One of these movies is way, way better than the other
by Jorge Ignacio Castillo
The Way, Way Back
The Way, Way Back and The To Do List aren’t as similar as kidnap-the-president flicks Olympus Has Fallen and White House Down are, but they definitely have a common subject: teenagers struggling to meet the milestones that their peers seem to breeze past.
Of the two, only The Way, Way Back manages to get some emotional traction.
The teen in question in The Way, Way Back is Duncan (Liam James, The Killing), an awkward, introverted 14-year-old. Forced by his would-be stepfather (Steve Carell) to go on a family vacation, Duncan finds himself adrift in a beach town, at the mercy of unpleasant adults behaving like they’re on spring break. One of the few decent grown-ups (Sam Rockwell) takes pity on the kid and hires him to do menial tasks at the local water park. Even though he’s just a lowly employee at the place, Duncan begins to build self-confidence — which will come in handy when it comes to confronting the sleazebag who’s dating his mother.
The Oscar-winning writing team behind The Descendants, Jim Rash and Nat Faxon, take on directorial duties as well with The Way, Way Back. They’re a tad out of their depth (the film isn’t nearly as cutting as it could have been), but Rash and Faxon have misfit cred. They also squeeze good performances out of all involved — especially Carell, who finally shakes his befuddled persona with an excellent turn as a bully who fancies himself a father figure.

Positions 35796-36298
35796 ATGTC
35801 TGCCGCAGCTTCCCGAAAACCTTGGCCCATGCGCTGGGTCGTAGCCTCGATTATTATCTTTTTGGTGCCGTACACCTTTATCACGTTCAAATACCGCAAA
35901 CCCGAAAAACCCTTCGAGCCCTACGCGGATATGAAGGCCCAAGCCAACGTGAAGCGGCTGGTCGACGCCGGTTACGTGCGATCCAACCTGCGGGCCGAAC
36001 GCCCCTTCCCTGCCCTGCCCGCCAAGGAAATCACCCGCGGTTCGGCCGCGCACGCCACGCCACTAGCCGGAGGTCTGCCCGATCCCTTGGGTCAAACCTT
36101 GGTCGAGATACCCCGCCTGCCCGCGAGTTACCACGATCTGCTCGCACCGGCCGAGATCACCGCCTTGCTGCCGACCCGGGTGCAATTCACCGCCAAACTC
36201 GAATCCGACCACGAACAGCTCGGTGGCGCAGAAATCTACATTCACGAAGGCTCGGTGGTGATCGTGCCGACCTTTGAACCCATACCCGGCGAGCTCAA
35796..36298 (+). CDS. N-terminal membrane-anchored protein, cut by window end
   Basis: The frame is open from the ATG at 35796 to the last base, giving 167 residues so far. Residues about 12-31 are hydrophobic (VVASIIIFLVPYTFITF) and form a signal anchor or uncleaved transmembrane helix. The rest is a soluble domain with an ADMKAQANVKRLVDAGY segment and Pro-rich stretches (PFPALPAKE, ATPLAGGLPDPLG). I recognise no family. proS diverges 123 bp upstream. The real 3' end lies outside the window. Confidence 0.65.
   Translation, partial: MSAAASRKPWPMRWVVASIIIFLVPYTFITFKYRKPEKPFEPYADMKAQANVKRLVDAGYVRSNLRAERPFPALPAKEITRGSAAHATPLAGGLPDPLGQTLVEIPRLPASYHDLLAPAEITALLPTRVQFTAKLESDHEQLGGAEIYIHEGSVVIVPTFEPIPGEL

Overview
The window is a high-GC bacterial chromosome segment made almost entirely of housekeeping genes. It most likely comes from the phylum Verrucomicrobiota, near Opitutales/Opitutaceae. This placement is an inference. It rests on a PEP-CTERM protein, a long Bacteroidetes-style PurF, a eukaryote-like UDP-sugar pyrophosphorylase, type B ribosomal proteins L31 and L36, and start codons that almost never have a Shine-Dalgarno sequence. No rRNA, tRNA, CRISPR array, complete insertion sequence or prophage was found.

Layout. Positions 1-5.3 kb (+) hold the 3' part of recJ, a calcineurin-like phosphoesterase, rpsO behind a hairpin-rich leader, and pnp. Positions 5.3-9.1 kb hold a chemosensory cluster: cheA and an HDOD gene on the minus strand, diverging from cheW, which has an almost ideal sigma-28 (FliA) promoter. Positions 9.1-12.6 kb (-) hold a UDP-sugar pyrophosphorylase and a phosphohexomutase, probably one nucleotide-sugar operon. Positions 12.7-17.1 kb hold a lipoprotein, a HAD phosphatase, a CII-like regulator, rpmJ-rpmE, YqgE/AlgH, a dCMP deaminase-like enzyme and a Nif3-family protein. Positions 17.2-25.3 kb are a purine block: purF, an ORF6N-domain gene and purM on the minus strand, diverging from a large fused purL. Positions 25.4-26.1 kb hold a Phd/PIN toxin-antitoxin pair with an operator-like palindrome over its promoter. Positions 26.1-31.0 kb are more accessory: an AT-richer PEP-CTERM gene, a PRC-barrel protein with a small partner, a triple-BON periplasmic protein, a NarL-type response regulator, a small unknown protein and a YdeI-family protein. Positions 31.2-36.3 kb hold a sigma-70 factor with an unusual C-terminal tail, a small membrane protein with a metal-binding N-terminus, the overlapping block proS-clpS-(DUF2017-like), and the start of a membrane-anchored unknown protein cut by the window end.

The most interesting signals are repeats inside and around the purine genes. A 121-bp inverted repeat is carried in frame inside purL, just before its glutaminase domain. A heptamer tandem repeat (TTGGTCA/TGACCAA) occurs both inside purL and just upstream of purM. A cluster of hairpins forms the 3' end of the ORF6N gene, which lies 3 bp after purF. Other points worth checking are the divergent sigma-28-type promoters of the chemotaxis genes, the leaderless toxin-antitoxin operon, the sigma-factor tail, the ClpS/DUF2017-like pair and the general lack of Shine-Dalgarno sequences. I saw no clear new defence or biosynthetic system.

The To Do List
Galaxy (opens Friday 26)
The To Do List also features a strong cast, but doesn’t do much with it. High school graduate Brandy Klark (Aubrey Plaza, Parks and Recreation) has attained every honour that senior year has to offer, but her academic focus has caused her to miss certain rites of passage — like finding a boyfriend and losing her virginity. Fearful her sexual naiveté may interfere with her college experience, Brandy sets out to cover the basics over the summer — approaching it like it was homework, blissfully unaware of the effects this may have on her circle of friends. Because that makes a lot of sense.
The biggest problem with The To Do List (besides being set in the ’90s just to score cheap nostalgia points, and the fact that the actors are far too old for their “teen” roles — Plaza is 29, for gawd’s sake) is that Plaza is a one-trick pony. Her shtick works for sitcoms and supporting roles, but when you’re supposed to be carrying a movie you need to show some range — and she doesn’t.
Just as in The Way, Way Back, the voice of reason comes from an irresponsible water park manager, played by Bill Hader in this case. Hader is definitely amusing, but for a raunchy comedy The To Do List is pretty light in the laugh department.
Nobody in this film resembles a real person — they’re just vague caricatures defined by the role of sex in their lives. Somewhere in this reverse American Pie there’s a novel idea, but any good intentions that might exist here crash and burn against the filmmaker’s lack of ingenuity. (Having someone eating feces doesn’t strike me as a sophisticated form of comedy.)
Two films with similar plotlines. One clear winner.